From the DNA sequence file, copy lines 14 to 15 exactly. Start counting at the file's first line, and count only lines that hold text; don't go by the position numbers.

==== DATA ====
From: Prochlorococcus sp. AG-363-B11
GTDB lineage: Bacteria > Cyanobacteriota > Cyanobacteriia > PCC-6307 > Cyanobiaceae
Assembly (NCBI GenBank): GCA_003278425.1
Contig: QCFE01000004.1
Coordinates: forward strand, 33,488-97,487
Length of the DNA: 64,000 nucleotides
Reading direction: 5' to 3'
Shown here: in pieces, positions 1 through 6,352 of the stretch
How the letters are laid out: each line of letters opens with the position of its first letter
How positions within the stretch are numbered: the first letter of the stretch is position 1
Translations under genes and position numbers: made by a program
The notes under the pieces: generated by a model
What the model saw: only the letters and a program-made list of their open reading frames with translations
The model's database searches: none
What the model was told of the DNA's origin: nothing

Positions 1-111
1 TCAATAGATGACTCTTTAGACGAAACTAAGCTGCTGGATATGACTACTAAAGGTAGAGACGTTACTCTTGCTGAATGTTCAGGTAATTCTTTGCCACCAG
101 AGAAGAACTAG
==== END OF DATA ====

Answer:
The model's database searches: none
What the model was told of the DNA's origin: nothing